Even without its impressive annual festival line-up, Edinburgh would be worth visiting for its civic splendour alone. The city's Old Town is an intriguing tangle of medieval alleyways while neighbouring New Town is all graceful crescents and elegant Georgian townhouses. It's a combination that has earned it UNESCO World Heritage status and made it one of the loveliest cities to explore on foot.
Throw in 12 world-class festivals, though, and the decision becomes more about when to visit than why. Half of them occur during August, a celebratory climax that sees 25,000 artists stage more than 1000 shows a day, but rest assured you'll find entertainment and merriment whenever you come.
Occupying a regal position on top of an extinct volcano, Edinburgh Castle (www.historic-scotland.gov.uk) is Scotland's number one visitor attraction. Parts of the castle date from the 16th century and highlights include St Margaret's Chapel (reputedly Edinburgh's oldest building), the Scottish Crown Jewels and the Stone of Destiny – a sandstone block used during the coronation of Scottish monarchs. A more recent royal arrival is the Royal Yacht Britannia (www.royalyachtbritannia.co.uk). Now docked permanently in Leith, she sailed more than one million miles during her 40 years of service for the British royal family. Tours reveal a surprisingly modest interior with simple accommodation and a homely feel.
For a better understanding of Scotland's most famous export, visit the Scotch Whisky Experience (www.scotchwhiskyexperience.co.uk). Tours range from simple tastings to lavish three-course dinners, but all feature a viewing of the world's largest collection of Scotch whisky. Looking for an affordable, unpretentious Michelin-starred dining experience? Try Field (www.fieldrestaurant.co.uk), an intimate 22-seat eatery that specialises in using local, seasonal produce. For upmarket pub grub, Scran & Scallie (www.scranandscallie.com) offers contemporary pub classics and a wide range of Scottish ales.
The jury's still out on Edinburgh's best vantage point. Some recommend Arthur's Seat, a 251-metre-high volcano with sweeping views over the city and surrounding countryside. Others suggest Scott Monument (www.edinburghmuseums.org.uk), a striking 61-metre-high Gothic tower built as a tribute to Scottish writer Sir Walter Scott. The first requires a steady climb of around 30 minutes; the second involves scaling a thigh-burning, 287-step, spiral staircase. Either way, you'll have earned yourself a hearty dinner.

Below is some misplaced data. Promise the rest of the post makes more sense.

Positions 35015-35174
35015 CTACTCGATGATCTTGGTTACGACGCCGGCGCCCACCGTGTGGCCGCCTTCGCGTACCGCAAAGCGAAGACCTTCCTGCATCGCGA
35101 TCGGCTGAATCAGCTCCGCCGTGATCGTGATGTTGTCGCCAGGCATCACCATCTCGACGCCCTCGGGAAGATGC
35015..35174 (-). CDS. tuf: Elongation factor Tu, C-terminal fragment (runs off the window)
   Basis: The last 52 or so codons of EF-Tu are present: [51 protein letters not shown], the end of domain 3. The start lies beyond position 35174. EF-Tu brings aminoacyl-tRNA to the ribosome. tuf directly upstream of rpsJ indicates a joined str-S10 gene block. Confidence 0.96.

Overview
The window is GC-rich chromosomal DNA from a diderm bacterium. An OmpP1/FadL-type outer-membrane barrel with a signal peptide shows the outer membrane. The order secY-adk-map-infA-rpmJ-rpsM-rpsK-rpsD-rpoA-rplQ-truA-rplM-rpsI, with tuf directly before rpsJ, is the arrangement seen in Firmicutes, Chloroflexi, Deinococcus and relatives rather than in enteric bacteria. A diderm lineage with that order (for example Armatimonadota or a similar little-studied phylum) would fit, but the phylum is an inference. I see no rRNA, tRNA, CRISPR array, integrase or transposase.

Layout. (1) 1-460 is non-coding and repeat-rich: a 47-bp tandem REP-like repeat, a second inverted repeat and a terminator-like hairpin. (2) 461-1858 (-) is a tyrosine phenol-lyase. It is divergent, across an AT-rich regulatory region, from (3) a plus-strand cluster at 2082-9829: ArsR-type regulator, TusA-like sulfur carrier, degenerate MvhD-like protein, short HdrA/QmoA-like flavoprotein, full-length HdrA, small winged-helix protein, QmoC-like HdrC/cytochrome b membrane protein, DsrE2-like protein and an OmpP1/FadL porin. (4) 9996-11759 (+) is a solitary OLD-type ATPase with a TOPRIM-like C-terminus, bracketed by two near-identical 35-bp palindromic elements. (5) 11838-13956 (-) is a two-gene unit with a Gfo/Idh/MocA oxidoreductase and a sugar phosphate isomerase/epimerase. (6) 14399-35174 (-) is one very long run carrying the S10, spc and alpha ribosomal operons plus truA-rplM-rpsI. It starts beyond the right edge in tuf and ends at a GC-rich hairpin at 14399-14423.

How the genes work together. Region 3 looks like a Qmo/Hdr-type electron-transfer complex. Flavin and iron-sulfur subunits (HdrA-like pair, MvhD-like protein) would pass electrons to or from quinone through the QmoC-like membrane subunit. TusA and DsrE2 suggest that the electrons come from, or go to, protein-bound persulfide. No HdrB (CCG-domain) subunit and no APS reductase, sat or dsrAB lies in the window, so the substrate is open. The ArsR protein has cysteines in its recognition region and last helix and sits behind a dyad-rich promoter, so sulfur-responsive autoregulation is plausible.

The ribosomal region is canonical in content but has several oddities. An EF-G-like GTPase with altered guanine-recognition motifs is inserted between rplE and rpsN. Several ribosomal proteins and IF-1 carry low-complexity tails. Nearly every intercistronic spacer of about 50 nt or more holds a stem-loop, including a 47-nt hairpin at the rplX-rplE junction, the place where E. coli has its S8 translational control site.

Delve into Edinburgh's intriguing past with a walking tour by Mercat Tours. Led by award-winning storytellers, the tours breathe new life into the city's most famous sights, including exclusive access to a network of underground vaults. See www.mercattours.com
Thanks to an extensive multi-million-dollar overhaul, the 16-room 24 Royal Terrace (www.24royalterrace.com) now offers stylish rooms with sweeping views over the Firth of Forth and an impressive contemporary art collection worth £500,000 ($996,190). Another elegant option is Nira Caledonia (www.niracaledonia.com), a luxury boutique hotel that tastefully blends period charm with contemporary comforts.
Visiting during a festival? Plan ahead. Accommodation and headline events such as the Royal Edinburgh Military Tattoo often sell out so book early. See www.edinburghfestivalcity.com.
The writer travelled as a guest of Visit Britain and British Airways. This article brought to you by Visit Britain.